Sign in or register
for additional privileges

Teaching and Learning Multimodal Communications

Alyssa Arbuckle, Alison Hedley, Shaun Macpherson, Alyssa McLeod, Jana Millar Usiskin, Daniel Powell, Jentery Sayers, Emily Smith, Michael Stevens, Authors

You appear to be using an older verion of Internet Explorer. For the best experience please upgrade your IE version or switch to a another web browser.

The Enduring Ephemeral in "Carving in Possibilities"

Having already touched upon some of the resonance (the non-distinct .swf file) and dissonance (the jarring sounds and the elusive text) between the two pieces of media, I think that a discussion of Chun's enduring ephemeral may be applicable.  The appearance and disappearance of the phrases on the interface as they correspond with the movement of the mouse (note the necessity of mental and physical memory to relocate a given phrase again in the same read), seems to speak directly to the ephemerality of language in digital environments, while at the same time it seeks to ground this ephemerality in the materiality of David. Also, because the piece is done in Flash and there is no way to fast-forward or rewind, you are not given boundless access to the text, you must complete your reading of the e-lit to start reading it again; there is no fast-foward or rewind or any way to start in the middle of the piece.  This provides a real sense of space in time that in some ways, perhaps, is true to how memory works.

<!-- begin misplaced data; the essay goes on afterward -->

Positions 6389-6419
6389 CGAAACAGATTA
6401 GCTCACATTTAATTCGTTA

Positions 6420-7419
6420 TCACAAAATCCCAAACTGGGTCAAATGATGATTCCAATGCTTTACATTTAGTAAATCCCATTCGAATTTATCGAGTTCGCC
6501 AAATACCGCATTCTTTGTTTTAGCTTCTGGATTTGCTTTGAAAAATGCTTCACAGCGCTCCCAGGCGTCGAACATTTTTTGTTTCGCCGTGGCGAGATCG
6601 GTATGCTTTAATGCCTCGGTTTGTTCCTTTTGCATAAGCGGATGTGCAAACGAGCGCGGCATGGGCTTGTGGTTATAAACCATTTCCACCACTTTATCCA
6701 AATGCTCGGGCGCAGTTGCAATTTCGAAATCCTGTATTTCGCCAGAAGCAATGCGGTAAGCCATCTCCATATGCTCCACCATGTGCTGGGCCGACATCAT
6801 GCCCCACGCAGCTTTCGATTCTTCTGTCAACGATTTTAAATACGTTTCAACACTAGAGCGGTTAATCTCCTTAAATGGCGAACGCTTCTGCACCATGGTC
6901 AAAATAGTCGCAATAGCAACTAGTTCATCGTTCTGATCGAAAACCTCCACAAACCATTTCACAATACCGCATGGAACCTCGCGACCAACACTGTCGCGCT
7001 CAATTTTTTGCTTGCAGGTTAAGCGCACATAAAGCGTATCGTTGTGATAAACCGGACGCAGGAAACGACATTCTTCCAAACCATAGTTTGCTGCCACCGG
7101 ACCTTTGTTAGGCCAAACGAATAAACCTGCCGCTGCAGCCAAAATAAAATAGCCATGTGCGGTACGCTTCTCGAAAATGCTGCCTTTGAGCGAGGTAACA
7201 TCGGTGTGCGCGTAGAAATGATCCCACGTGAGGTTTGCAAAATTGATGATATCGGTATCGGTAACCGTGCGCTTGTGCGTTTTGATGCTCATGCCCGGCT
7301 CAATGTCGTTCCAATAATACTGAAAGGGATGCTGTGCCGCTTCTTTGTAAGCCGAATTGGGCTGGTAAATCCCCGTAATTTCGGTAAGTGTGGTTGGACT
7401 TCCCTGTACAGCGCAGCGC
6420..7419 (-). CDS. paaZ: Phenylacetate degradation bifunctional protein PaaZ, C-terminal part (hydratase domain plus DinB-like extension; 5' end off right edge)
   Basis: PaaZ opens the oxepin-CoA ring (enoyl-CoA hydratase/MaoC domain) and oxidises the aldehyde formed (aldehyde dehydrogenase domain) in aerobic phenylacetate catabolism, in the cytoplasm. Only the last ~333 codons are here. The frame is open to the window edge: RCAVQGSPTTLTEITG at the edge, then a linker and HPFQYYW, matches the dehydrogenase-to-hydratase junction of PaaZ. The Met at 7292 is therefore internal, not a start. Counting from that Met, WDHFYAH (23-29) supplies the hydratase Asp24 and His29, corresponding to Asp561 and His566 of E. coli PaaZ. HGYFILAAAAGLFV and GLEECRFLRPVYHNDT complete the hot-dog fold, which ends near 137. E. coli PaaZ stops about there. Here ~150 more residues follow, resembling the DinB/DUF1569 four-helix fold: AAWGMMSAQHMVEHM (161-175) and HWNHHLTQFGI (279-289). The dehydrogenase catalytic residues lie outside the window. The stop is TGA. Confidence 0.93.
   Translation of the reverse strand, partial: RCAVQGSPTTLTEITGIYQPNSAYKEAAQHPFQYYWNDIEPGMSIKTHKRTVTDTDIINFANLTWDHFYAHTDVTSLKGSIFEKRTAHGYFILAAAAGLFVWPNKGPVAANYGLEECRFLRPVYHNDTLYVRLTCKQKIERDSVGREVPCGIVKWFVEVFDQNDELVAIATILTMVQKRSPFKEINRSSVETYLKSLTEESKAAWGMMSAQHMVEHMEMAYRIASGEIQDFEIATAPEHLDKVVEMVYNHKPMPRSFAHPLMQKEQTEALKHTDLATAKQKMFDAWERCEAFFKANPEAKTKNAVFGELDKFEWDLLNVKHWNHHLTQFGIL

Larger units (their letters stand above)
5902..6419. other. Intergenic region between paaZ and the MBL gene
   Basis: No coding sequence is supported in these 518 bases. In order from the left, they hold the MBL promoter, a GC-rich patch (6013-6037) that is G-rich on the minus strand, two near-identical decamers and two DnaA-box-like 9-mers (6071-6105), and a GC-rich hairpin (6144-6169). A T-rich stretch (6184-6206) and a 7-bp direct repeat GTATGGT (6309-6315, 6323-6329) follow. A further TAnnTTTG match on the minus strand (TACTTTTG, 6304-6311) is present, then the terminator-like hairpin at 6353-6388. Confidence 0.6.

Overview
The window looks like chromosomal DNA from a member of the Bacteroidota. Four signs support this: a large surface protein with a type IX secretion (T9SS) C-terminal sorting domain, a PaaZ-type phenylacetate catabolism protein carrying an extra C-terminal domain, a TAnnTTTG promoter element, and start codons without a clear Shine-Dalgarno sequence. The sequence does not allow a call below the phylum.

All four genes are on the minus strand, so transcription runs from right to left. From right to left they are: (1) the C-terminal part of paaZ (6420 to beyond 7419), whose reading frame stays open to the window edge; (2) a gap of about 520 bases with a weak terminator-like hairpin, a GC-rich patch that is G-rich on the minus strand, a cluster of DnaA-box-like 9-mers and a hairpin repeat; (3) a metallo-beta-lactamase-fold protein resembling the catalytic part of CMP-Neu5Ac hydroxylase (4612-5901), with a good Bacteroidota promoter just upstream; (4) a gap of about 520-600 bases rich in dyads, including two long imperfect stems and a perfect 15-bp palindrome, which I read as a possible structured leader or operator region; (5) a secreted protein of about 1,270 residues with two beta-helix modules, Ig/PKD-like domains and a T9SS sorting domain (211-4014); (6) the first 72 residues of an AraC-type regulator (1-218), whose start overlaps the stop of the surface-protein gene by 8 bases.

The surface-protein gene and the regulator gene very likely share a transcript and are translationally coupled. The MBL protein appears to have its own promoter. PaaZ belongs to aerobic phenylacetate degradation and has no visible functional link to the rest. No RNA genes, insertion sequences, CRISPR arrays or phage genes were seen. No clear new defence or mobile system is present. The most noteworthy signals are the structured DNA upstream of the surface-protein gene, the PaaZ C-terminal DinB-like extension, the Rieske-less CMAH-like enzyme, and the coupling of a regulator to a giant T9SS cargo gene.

But of course there is also the fact that if you start the piece over again, you may encounter an entirely different set of phrases–furthering the sense of the ephemerality. On the other hand, there is only a limited sequence of words the piece can supply before it begins to recycle them (you may access unique sequences the first few read-throughs, but they will eventually start to repeat themselves).  And while the number of sequences encoded within the file is not accessible forensically (thinking about it in this sense, perhaps the opaqueness of the file makes the phrases seem all the more ephemeral–maybe this is intentional?), the limited vocabulary of the file becomes obvious if you read through the text multiple times (as I have done).  That said, the ephemeral nature of the appearing/disappearing phrases is really quite enduring, should you decide to read and re-read over and over again, while at the same time these phrases maintain their ephemerality by the way the piece forces you to start from the beginning should you want to re-read, denying you the agency to pause, fast forward, or re-wind–the slightest movement of the hand can erase the desired phrase.  The only way to "keep" a given phrase is either to either stay still (and delay completion) or continue to read and re-read.

Author: Emily Smith
Word Count: 403
Comment on this page

Discussion of "The Enduring Ephemeral in 'Carving in Possibilities'"

Add your voice to this discussion.

Checking your signed in status ...